You've never heard of an "old earth creationist"? Good, I'm not one of those either. I'm somewhere in between. Since the creation event happened outside of time as we know it, then attempting to assign ages to planets and stars may be a somewhat acceptable thing for us to do, to further our understanding of science in practical, nuts-and-bolts applications(not atheism), but may not really be useful in coming to conclusions about how and when creation occurred.

If they are explainable by scientific mechanisms, naturalism, how then are they acts of God?

You'd have to know more about Christianity (the nature of God) to accept the fact that he can be in control, and still allow humans free will.

Hey marc9000, sorry you got hooked in with my post #10. As you probably now realize it was a bit sarcastic.

I realized it was sarcastic when I first saw it. Likewise, I'm sorry if I rained on your atheist love fest.

I hope you enjoy your romp here and begin to see further than your initial knee jerk reaction to posters.

No knee jerk, I've been participating on forums like this for the past 10 years. I've learned a lot about the emotion, the arrogance, the desire for power and money that the scientific community and it's followers desire.

You may be surprised to find that many who self-identify here as atheists began their journey with beliefs not dissimilar to your own.

Not surprised at all, Nobel Prize winner Stephen Weinberg said that "weakening the hold of religion" could end up being one of science's greatest accomplishments, and the scientific community is obviously masterful at it, from middle school science textbooks all the way up to top-level star gazers.

You may also be surprised to discover that some here are theists and they are treated with respect despite this area of disagreement.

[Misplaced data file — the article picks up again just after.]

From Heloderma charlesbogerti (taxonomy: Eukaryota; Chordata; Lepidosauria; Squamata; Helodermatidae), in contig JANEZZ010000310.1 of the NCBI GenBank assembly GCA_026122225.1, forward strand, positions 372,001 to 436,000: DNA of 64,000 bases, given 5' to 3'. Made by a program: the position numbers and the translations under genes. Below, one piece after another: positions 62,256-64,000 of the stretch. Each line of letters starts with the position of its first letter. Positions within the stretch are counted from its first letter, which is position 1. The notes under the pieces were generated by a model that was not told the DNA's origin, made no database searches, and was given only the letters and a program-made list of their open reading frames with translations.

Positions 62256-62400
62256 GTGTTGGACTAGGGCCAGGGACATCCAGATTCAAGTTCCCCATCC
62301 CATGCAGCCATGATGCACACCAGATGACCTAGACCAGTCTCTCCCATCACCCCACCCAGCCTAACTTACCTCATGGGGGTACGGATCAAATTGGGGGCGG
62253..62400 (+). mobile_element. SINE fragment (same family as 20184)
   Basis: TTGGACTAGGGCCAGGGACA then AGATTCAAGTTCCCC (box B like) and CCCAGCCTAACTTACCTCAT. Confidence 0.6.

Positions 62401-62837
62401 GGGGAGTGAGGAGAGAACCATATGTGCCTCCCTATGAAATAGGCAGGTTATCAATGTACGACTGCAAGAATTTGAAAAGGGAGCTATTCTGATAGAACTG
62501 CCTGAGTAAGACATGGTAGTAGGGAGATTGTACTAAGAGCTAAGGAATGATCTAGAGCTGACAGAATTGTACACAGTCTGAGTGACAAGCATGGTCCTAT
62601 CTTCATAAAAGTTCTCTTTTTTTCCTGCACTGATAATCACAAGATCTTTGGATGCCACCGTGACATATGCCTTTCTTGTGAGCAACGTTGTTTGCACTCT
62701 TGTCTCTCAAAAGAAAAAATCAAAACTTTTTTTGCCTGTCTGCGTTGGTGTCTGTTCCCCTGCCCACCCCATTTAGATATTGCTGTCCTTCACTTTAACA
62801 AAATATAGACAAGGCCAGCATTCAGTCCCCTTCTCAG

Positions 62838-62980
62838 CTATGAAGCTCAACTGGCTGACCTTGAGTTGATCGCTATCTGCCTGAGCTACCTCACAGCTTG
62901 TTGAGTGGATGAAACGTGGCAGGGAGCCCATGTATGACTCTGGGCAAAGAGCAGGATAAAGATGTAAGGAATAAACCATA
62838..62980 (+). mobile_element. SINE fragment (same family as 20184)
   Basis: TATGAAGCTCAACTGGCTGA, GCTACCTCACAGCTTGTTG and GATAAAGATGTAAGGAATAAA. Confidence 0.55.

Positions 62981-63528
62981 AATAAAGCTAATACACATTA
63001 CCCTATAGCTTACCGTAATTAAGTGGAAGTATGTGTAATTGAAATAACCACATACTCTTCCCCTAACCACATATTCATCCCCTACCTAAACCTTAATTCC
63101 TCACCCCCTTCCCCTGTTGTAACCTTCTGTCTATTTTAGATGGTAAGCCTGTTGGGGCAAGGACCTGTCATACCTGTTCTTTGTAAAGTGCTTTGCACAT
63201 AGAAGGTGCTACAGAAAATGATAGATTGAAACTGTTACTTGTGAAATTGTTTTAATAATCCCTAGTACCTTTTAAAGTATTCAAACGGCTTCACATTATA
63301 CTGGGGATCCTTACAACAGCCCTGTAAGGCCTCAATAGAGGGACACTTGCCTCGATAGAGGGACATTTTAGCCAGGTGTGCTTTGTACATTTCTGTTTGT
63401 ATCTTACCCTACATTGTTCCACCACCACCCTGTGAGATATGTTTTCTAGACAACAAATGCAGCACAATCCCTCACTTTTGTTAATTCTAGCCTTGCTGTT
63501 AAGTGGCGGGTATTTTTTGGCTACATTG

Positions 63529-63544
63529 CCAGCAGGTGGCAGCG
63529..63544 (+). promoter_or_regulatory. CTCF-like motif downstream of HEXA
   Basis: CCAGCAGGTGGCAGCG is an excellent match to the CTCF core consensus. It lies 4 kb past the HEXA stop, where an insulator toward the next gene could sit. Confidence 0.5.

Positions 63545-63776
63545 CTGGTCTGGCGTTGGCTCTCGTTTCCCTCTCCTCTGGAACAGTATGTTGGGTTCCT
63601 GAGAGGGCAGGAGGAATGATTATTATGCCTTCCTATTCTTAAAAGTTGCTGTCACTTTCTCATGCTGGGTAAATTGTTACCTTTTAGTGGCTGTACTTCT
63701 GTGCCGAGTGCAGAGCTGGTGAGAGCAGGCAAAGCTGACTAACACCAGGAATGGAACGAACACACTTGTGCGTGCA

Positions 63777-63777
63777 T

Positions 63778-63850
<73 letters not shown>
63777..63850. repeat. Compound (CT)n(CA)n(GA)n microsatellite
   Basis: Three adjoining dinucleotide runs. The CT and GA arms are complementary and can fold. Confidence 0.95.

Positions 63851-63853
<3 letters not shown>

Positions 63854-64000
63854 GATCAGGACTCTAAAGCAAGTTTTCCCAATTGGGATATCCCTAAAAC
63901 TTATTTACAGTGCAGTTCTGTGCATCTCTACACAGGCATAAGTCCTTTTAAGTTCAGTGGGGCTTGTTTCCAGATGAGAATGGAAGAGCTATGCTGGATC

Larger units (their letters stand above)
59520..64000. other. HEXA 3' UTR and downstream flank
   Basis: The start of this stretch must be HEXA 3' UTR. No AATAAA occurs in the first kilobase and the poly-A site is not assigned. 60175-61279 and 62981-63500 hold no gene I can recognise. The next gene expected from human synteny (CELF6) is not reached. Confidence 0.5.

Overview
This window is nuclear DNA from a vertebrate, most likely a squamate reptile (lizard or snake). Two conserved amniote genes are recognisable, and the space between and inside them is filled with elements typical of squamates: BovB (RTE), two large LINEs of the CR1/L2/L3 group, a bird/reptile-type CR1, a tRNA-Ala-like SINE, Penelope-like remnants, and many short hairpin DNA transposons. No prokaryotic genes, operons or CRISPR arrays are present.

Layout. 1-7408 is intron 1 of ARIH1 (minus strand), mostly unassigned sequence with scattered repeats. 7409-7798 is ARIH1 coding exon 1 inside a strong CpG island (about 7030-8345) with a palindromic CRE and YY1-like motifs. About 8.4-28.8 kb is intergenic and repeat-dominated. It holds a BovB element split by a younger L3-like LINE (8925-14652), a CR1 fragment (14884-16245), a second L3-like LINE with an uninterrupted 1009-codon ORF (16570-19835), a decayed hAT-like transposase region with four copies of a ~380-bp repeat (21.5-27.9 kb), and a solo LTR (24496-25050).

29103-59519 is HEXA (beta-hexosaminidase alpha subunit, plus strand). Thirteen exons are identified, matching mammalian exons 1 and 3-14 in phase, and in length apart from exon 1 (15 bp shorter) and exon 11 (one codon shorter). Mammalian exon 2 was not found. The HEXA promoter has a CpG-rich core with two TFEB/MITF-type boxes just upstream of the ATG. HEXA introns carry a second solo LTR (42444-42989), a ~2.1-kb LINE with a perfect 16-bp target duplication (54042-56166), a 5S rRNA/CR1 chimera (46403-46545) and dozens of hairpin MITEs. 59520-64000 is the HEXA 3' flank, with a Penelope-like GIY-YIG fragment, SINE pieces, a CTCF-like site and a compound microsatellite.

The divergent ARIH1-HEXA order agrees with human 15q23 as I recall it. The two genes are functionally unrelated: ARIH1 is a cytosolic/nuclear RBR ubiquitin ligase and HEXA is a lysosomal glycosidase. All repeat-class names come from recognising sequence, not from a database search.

Sure, they're treated with respect, as long as they bend and shape their Christianity to fit whatever atheists are telling them about science.

Have fun and learn to shoot with a rifle rather than a shotgun, it will reveal more about your target.

We do have irony! Have you ever witnessed 5, 10, or 15 angry atheists here insulting one creationist poster?


This message is a reply to:
 Message 28 by shalamabobbi, posted 11-08-2013 10:52 AM shalamabobbi has responded

Replies to this message:
 Message 43 by shalamabobbi, posted 11-11-2013 1:32 PM marc9000 has not yet responded

  
NoNukes
Member
Posts: 9723
From: Central NC USA
Joined: 08-13-2010
Member Rating: 3.0


Message 33 of 111 (710743)
11-10-2013 12:47 AM
Reply to: Message 30 by shalamabobbi
11-09-2013 5:21 PM


Re: Calling all YECs - Ok, how about just one?
But I take your point and understand why you disliked this thread now. Random walks take no time at all with infinite c.

E=mc^2, so now with a very large value of c, the fusion in the sun generates a very large value of E . Earth is toast. Is this good enough? Or does the hypothetical YEC get to speculate that the mass was less in the early history of the earth as well?

Surely you see some alternatives other than this. Even if more energy was released by fusion, then we might speculate that the fusion rate was lower. But it might be easier to just have the photons escape without that long tortuous walk. Not top tough if God is intervening.

But how about marc9000s approach? Just declare anything contrary to your understanding of the Bible non science.

Edited by NoNukes, : No reason given.


Under a government which imprisons any unjustly, the true place for a just man is also in prison. Thoreau: Civil Disobedience (1846)

I believe that a scientist looking at nonscientific problems is just as dumb as the next guy.
Richard P. Feynman

If there is no struggle, there is no progress. Those who profess to favor freedom, and deprecate agitation, are men who want crops without plowing up the ground, they want rain without thunder and lightning. Frederick Douglass


This message is a reply to:
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Tangle
Member
Posts: 4872
From: UK
Joined: 10-07-2011
Member Rating: 3.9


(1)
Message 34 of 111 (710746)
11-10-2013 3:29 AM
Reply to: Message 31 by marc9000